Don’t be fooled by the U.S. News & World Report’s annual college rankings.
The Internet is already abuzz over which college trampled the other for the race to the top of the list, released this morning. With the usual suspects taking the lead, like Harvard and Yale, you may be asking yourself why the rankings are so disingenuous.
For starters, U.S. News constantly adjusts their metrics, meaning that you can’t accurately compare one year’s rankings to another. It also allows U.S. News to make more money—similar to how frequently textbook publishers put new editions on the market—because consumers are forced to buy updated reports every year to see what has changed (usually not a lot).
The popularity of the rankings pressures colleges and universities to game the system by focusing on what the U.S. News formula deems “important”—like increasing their applicant pool, only to turn a higher percentage away, in order to appear “more selective”. The same formula also rewards schools for spending more money, causing tuition and fees to rise to cover growing costs.
For example, Howard University—once in the top 100—dropped 22 spots in a single year. One possible reason for the dramatic drop is a recent period of turbulence regarding the school’s finances.
The measures that the rankings choose to ignore are even more perverse. U.S. News does not take into account the quality of education at each institution or the outcomes of its students upon graduation. Instead, the rankings are based on the prestige and reputation of each institution. In reality, the report is nothing more than an expensive popularity contest.
President Obama recently announced his administration’s own proposal for rating colleges, criticizing current rankings for “encourage[ing] colleges to game the numbers.” His plan, in an attempt to rein in higher ed. costs, would rate colleges on value and performance and reward them accordingly with federal aid.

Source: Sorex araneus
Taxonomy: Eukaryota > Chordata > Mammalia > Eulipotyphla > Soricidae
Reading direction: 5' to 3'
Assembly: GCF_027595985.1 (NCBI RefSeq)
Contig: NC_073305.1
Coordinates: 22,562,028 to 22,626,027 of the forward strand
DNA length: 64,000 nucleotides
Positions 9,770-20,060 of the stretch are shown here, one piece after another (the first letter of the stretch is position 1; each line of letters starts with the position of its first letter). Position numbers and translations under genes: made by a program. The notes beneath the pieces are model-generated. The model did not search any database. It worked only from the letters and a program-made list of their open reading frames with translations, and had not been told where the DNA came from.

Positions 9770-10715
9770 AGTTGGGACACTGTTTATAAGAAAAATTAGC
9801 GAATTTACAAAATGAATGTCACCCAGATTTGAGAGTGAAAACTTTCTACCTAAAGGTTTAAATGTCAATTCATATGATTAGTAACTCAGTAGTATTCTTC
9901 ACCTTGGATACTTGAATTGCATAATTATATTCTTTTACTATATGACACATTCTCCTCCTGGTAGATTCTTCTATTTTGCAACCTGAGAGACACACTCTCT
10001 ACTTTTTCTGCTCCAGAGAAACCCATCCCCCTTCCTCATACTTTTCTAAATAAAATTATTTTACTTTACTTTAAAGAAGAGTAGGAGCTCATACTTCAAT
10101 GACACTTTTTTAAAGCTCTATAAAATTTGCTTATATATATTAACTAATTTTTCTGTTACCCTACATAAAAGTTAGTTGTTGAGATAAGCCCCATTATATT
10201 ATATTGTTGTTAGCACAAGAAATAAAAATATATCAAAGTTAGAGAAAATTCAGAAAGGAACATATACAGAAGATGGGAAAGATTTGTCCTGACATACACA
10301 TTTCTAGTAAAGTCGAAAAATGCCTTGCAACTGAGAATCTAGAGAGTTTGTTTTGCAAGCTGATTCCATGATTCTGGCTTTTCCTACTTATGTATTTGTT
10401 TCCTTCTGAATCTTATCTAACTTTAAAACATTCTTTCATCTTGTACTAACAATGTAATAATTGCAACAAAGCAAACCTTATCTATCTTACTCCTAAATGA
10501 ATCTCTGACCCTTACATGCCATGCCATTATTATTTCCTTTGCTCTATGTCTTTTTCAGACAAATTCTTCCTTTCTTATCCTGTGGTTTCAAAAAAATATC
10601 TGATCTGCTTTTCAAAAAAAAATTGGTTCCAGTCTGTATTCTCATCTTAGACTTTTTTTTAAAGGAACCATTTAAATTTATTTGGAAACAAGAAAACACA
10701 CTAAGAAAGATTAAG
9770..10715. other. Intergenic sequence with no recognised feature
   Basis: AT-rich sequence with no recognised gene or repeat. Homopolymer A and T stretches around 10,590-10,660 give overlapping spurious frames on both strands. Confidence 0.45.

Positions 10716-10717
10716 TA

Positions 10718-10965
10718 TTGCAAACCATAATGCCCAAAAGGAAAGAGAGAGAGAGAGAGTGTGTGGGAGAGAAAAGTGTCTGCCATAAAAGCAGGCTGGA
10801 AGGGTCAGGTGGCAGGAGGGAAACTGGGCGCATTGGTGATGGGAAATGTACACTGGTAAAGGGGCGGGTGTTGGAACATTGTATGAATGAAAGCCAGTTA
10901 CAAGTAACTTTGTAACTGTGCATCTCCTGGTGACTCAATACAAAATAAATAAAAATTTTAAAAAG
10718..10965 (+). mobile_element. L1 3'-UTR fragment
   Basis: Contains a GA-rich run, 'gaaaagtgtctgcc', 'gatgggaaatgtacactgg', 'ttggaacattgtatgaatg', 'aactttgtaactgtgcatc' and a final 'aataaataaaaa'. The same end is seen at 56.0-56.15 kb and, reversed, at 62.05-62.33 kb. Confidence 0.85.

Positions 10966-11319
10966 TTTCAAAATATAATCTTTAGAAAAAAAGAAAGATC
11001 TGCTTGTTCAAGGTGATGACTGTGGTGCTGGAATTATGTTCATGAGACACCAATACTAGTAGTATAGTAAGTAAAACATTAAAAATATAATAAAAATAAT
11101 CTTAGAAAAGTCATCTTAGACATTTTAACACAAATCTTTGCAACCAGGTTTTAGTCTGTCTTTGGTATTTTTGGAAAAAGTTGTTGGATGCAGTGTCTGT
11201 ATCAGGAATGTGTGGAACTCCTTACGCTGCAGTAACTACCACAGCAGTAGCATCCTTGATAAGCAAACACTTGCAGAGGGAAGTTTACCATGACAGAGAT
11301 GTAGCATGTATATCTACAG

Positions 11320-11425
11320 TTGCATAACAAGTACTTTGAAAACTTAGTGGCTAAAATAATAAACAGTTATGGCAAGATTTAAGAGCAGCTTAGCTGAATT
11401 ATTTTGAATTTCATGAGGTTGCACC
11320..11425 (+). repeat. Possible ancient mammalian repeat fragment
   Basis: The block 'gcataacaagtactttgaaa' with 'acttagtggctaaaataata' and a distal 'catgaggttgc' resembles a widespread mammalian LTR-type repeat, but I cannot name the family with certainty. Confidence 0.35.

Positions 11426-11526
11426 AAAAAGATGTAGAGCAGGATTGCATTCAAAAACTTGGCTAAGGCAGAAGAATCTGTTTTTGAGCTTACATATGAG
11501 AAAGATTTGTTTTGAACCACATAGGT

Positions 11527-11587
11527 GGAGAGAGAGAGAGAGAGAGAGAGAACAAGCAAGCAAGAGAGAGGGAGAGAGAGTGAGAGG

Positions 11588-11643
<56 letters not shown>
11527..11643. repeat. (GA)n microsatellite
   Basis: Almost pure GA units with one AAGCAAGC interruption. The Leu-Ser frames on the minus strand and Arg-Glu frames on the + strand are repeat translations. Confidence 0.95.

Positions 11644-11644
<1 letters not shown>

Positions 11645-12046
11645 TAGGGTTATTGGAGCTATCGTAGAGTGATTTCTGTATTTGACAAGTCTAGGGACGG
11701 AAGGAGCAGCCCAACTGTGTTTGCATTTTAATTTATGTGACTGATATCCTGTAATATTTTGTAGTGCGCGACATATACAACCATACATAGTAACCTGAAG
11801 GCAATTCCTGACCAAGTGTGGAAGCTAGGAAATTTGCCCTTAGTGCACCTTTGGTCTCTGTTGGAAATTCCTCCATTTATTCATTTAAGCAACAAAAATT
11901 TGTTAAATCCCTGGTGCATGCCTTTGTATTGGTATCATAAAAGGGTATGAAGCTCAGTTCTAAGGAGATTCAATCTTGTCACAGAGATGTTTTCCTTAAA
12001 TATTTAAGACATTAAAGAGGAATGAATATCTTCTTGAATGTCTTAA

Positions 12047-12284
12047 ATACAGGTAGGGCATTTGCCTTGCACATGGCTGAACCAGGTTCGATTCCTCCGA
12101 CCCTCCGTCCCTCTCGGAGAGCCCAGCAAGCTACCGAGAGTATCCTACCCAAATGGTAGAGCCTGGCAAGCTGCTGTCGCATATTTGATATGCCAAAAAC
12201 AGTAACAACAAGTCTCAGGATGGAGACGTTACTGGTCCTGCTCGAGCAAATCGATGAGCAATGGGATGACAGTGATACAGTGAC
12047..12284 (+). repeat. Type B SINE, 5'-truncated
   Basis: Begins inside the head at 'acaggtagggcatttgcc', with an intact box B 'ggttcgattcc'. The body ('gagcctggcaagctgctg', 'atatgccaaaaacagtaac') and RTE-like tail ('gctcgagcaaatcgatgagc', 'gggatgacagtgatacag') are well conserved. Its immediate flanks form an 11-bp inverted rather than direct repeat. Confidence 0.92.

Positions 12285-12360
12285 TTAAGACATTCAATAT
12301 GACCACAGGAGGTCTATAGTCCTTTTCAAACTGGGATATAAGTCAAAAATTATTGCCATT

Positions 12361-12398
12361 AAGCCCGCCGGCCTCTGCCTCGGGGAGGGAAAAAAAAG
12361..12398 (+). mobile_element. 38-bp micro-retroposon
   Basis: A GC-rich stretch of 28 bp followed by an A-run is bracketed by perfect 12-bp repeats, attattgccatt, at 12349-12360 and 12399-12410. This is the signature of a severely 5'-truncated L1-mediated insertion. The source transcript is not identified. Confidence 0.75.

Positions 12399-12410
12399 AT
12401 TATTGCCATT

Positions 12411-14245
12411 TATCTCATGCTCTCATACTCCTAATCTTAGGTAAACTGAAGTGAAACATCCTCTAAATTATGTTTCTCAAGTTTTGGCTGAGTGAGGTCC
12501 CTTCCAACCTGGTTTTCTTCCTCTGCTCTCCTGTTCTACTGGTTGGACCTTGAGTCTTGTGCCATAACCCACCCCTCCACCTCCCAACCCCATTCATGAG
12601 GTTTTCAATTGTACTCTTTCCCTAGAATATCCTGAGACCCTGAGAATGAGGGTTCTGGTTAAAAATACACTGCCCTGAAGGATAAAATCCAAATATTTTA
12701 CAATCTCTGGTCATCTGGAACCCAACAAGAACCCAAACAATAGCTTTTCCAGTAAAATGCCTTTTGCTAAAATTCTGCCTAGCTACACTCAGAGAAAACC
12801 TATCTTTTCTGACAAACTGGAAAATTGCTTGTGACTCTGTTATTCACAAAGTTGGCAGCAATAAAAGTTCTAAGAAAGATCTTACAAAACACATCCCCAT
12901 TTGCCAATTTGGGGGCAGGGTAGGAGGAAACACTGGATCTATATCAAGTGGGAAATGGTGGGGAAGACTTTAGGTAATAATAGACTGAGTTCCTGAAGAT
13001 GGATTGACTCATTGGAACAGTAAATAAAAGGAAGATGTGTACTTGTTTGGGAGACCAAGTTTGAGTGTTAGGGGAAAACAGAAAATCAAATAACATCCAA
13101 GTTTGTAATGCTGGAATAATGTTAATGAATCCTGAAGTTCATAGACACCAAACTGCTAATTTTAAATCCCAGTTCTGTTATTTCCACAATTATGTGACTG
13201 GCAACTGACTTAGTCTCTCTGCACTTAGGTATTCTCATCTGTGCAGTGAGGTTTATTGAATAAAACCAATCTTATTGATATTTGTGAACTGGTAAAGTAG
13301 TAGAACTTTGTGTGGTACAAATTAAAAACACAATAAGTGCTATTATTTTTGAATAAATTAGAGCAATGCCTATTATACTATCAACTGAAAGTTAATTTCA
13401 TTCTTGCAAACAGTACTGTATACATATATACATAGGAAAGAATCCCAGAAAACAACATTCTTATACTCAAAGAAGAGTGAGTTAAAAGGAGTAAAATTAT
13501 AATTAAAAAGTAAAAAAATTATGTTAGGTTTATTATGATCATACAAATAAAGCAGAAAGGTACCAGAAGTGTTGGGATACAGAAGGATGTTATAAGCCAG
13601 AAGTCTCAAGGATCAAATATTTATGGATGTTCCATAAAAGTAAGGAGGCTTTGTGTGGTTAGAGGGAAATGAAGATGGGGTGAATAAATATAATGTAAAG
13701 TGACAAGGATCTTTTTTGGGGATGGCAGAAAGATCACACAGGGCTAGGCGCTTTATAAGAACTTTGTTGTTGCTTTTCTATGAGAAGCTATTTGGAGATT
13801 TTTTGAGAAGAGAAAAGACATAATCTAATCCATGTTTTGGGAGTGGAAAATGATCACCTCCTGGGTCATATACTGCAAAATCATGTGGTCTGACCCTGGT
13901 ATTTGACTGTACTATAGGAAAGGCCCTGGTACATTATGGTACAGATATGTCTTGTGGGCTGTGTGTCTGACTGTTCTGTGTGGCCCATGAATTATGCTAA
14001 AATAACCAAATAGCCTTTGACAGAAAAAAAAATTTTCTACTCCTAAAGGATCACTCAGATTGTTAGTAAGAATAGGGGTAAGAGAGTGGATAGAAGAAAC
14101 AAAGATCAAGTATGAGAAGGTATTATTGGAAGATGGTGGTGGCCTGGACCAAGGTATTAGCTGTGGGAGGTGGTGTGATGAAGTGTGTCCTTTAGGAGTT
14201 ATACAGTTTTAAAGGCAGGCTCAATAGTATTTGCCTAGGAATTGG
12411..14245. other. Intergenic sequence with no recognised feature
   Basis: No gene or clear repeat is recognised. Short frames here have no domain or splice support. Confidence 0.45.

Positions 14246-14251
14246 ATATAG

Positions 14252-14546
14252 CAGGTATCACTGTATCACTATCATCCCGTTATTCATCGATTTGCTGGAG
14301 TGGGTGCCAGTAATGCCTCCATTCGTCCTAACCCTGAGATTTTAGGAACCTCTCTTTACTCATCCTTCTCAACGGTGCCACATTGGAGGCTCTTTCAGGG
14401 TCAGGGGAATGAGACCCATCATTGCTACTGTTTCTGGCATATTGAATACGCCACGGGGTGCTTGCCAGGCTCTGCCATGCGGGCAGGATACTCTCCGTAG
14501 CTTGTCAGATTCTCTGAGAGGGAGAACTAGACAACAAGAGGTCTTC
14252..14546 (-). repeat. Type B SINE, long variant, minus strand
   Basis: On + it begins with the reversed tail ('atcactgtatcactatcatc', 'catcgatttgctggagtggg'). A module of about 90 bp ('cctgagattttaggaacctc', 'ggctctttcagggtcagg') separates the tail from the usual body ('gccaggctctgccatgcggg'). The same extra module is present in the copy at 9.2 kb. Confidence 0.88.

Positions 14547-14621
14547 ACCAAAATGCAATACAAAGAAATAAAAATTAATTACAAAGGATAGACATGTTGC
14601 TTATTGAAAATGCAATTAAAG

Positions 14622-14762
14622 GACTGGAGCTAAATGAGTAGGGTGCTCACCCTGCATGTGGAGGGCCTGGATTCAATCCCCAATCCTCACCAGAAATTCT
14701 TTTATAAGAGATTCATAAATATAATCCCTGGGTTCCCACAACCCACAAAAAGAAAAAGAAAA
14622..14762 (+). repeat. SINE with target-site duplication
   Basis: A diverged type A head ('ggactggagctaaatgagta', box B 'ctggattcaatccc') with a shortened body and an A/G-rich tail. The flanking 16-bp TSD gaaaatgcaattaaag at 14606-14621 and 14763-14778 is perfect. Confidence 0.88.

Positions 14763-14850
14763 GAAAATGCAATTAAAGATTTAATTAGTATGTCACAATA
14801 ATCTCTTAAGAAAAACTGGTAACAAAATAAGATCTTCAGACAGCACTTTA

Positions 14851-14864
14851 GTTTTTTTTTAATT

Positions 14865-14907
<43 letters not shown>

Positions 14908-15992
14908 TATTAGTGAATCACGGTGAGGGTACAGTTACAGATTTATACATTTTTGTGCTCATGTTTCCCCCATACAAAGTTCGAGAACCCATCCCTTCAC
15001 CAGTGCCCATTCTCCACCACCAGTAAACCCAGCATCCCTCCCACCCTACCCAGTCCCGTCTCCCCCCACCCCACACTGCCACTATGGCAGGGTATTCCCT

To get an idea of what Obama’s ratings would look like, check out the Washington Monthly’s annual college rankings. The Monthly ranks institutions based on how they promote upward social mobility, research and public service. Their formula stresses factors such as the share of students receiving need-based Pell grants, predicted versus actual graduation rates, research expenditures and Peace Corps participation.
Going back to the example of Howard University, when using the Monthly’s performance and value measures over money and prestige, the school is ranked 93rd. Howard even made it onto the “best bang for buck” list.
Misguided college rankings, unprecedented levels of student debt (now over $1 trillion), historic funding lows, and skyrocketing higher education costs (surging more than 500 percent since 1985) have exacerbated inequality. Students need institution ratings that provide comparable information on where they can receive a quality education at an affordable price.
Unfortunately, the Internet hysteria surrounding the U.S. News rankings will continue to consume the hearts of high school seniors until something is done to change that. Fortunately, change is closer than anyone probably realizes.
Congressional authorizing committees are already preparing to draft the next Higher Education Act (HEA), which expires at the end of this year. The re-authorization of the HEA is a chance to, once again, put students first and rebuild the middle class.